Usually, the way the company is organized determines how the procurement works. However, this is not a must. Some CPO’s manage to put in place different ways of work. In some cases, legal and local requirements force the company to have a different structure for the team. And, from my experience, all they have their good and bad sides.
There are four main ways of organizing the global procurement
This is the very common “top-down” approach. Historically, this was the first way of organizing teams, but it is still used.
PROS: It uses the economy of scale, contracting large purchases from one place for the entire organization. Also, all data is collected in one place, which helps with analysis and decision making.
CONS: It does not take into consideration local rules and regulations. Also, there are country-specific rules and taxations that make the import expensive or even impossible. Local operations teams have little impact on the choice of materials and services.
Exactly the opposite. Here every country (or region) works as a more-less independent entity, reporting to the local management. The head office has very little or no influence on the procurement team at all. In most cases, only the main policies and eventually the ERP system is pushed down from the head office.
PROS: As procurement is under the control of the local management, the strategies are more aligned. Most products are procured locally, which is in some industries a strong marketing tool.
CONS: Economy of scale is not used. There is little or no exchange of market information and general knowledge about new products or services different teams try out around the world. And local teams with local management are at higher risk to go into fraudulent engagements with local vendors.
In this structure, local teams still report to the local management. But there is a “dotted line” connection to a group procurement office. Depending on the strategy, the group procurement team can only work on data analysis and strategy. In some cases, they do global deals, utilizing the economy of scale. The core function of the global team is to act as an internal consultant. One of the features I liked the most in this structure is the exchange of information. The head office team collects best practice examples and shares them across the rest of the organization.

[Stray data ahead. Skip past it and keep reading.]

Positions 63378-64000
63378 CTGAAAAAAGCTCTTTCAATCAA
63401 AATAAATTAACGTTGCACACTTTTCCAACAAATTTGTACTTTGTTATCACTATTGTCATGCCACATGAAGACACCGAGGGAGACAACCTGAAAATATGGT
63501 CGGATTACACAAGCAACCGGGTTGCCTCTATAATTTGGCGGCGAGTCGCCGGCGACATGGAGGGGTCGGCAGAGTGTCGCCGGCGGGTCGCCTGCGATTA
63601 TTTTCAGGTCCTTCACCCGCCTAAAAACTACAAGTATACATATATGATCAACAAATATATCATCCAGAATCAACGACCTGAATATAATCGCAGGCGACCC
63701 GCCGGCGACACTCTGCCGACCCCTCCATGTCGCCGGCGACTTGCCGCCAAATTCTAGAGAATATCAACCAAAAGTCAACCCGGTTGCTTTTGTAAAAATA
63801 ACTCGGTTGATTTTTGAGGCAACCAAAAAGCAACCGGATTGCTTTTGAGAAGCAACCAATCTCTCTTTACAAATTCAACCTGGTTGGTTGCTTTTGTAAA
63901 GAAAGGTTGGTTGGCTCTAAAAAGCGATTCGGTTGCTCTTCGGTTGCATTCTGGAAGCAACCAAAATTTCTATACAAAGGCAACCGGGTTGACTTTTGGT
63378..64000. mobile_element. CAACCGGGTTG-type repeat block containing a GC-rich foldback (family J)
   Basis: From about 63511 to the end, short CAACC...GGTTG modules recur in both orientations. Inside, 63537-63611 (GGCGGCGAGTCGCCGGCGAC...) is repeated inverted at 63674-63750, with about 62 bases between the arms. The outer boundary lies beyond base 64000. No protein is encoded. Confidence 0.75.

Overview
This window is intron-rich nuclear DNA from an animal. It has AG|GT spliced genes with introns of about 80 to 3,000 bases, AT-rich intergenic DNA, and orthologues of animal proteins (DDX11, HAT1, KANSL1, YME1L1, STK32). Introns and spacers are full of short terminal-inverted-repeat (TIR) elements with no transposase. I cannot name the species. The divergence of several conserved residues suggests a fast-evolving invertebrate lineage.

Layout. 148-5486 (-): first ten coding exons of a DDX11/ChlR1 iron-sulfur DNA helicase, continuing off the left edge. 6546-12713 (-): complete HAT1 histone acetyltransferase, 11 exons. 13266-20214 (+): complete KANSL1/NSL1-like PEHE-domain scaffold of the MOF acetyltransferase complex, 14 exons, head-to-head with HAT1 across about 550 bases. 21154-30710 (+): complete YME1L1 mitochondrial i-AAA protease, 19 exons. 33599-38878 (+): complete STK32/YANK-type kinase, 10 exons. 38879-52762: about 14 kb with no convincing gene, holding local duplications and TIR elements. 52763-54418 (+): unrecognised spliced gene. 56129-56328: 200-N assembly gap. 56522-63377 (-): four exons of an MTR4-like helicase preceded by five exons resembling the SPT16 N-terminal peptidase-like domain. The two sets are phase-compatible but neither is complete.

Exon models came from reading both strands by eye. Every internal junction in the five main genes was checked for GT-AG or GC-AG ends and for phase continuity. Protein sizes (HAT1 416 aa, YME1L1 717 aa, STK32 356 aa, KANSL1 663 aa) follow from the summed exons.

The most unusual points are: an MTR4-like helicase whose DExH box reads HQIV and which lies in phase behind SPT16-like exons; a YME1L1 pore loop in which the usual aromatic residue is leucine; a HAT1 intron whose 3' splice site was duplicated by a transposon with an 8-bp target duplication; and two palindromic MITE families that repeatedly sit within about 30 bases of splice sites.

PROS: This system tries to make the best out of the previous two. It brings global reach and economy of scale to the local team. On the other side, it allows local teams to use the local source of products that were suitable for the business.
CONS: Sometimes local management and Head office give different suggestions, which creates confusion. Also, local and global KPI’s have to be set very carefully. The local team feels that the global team is not responsible for the end result.
I have seen this in one company only. They have many production facilities, making almost the same product. There is no “dotted line” connection, nor a global procurement leader. Instead, they are taking care of the local procurement and have the responsibility to look for opportunities to get some items for all locations. They exchange data and make joint decisions. For example, the packaging is the cheapest in Turkey. So, the Turkey procurement manager negotiates the contract for the complete group and assures goods are delivered to all locations. The India manager sources all IT software requests. And so on. You may wonder how they keep all teams engaged? Their KPI relates both to local and global savings. Hence, there is an incentive to help the group.
PROS: It takes the best from the local market and company size. Also, it is a very motivating concept, as every team member feels equally valued.
CONS: It requires an educated, experienced and self-motivated team. Given the high level of independence, fraud risk is higher compared to other solutions.
There is no perfect system. It all depends on the nature of goods procured, the organization of the company and the culture. Be aware of the pros and cons, and embrace them.